University policy for data management is that all research projects should include a Data Management Plan (DMP): research staff and students are responsible for ensuring that legal, ethical and commercial constraints on release of research data are considered at the initiation of the research process and throughout both the research and data life cycles. Where the research involves personal data and identifiable data subjects, the DMP should document arrangements to be made with participants (consent relating to data storage and sharing) and collaborators (e.g. over IP). 

Where data relating to individuals is being collected with the intention of reuse or publication, for example where the funder requires data to be uploaded to a public repository, consent should be obtained from the data subjects. 


Considerations for consent might include the following, among other questions relevant to your particular area of research: 

  • I consent to my [ name / profile / contacts / location / photograph / ...  ] being recorded in a dataset for use in future research [ by the same research group / named researchers at other institutions / any researcher agreeing to the terms / any person who needs it ]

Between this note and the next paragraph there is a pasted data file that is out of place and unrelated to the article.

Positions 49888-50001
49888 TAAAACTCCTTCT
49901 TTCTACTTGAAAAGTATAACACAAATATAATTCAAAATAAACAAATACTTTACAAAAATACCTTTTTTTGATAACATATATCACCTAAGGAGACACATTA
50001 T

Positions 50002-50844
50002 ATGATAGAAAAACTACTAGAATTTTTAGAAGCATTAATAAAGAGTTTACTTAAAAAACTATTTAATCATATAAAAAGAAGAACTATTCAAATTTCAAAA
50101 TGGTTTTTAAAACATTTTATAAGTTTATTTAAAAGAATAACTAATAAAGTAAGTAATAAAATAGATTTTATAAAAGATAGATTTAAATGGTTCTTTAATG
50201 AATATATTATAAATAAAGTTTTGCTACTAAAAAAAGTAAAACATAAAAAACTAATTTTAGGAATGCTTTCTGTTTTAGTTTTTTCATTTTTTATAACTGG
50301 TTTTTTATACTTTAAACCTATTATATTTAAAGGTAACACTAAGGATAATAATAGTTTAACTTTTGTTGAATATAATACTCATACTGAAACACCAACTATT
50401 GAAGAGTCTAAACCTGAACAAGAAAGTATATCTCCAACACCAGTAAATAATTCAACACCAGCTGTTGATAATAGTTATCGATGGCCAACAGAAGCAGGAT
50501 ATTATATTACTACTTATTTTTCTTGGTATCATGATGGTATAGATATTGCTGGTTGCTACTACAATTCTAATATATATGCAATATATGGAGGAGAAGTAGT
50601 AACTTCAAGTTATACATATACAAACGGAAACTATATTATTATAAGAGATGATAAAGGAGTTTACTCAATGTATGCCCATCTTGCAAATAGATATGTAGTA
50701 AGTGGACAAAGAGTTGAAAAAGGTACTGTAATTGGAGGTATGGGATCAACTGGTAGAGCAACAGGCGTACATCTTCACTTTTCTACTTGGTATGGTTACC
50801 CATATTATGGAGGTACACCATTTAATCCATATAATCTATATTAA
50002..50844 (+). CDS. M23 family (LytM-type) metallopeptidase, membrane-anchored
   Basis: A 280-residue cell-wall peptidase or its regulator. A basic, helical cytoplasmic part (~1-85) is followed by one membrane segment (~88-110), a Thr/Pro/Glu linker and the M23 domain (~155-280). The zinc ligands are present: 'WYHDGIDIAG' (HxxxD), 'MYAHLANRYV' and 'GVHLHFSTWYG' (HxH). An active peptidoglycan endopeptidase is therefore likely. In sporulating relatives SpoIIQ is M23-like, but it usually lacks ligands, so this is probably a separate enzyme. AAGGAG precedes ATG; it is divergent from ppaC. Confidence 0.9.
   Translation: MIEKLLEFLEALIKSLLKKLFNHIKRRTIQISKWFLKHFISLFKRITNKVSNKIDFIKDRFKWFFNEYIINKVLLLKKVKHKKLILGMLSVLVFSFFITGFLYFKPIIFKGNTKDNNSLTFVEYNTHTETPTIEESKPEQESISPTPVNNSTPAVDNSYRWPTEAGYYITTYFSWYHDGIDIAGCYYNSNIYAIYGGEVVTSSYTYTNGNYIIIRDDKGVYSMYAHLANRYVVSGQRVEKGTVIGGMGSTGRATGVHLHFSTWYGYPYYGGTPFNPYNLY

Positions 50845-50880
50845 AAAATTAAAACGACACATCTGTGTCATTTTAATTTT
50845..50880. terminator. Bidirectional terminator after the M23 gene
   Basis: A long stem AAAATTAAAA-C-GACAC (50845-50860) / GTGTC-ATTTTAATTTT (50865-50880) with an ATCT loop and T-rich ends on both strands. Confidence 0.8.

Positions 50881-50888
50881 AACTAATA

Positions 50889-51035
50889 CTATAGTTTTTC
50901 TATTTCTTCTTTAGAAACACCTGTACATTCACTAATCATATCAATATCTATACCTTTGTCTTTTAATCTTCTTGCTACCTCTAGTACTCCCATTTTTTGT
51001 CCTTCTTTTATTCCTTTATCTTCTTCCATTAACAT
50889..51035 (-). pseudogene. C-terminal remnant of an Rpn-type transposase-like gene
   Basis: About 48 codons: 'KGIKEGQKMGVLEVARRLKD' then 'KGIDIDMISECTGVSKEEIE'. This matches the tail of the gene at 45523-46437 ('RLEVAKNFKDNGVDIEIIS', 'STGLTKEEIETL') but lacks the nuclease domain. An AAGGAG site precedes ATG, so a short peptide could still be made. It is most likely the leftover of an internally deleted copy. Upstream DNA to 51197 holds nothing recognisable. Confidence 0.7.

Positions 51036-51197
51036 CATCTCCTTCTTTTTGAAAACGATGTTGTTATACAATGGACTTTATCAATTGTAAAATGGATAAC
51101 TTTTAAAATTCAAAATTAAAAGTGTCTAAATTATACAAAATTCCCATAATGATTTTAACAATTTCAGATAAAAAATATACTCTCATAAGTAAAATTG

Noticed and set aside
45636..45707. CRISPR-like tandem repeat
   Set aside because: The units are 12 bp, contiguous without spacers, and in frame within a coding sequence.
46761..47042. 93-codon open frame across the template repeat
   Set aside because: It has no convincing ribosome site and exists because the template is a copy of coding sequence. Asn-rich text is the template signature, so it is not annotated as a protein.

• I consent to my [ name / profile / contacts / location / photograph / ...  ] being used to illustrate [ student reports / academic presentations / publications / blogs and websites / commercial use / popular media ]
  • I consent to the [ image / text / audio ] I have contributed being [ reused / remixed ] [ with / without ] attribution for [ noncommercial / any ] purposes
  • I consent to my [ anonymised / identifying ] data being published in a data repository where it will be publicly available.
  • I understand that I will only be able to request deletion of data [ within timescale / circumstances / before aggregation / … ]  


Note that deposit in the Cambridge Apollo repository requires evidence of consent for datasets that include personal data.

Transfer of data to other institutions outside of open data publication may be defined by a Materials Transfer Agreement (MTA). The Research Operations Office Contracts Team can advise on preparation of an MTA.


Sensitive data and security

How sensitive is the data being collected, and what impact could it have on the data subjects if its security was compromised?

Where data subjects do not expect the data to be published, there is risk of harm from data being revealed (whether accidentally or maliciously). Greater harm may result if the identifying records linked to pseudo-anonymous data are compromised. 

Special precautions are likely to be necessary in compiling commercially sensitive data, data revealing illegal activity, or data revealing unethical activity. Specialist advice can be sought as appropriate from Cambridge Enterprise, legal staff in the Cambridge Research Office, or the Cambridge Cybercrime Centre. 

Note that UK GDPR defines 8 special categories of sensitive data: Racial or ethnic origin, political opinions, religious or philosophical beliefs, trade union membership, genetic data, biometric data, data concerning health and sexual life and sexual orientation (Article 9). Research that collects any of these will require special ethical scrutiny and justification.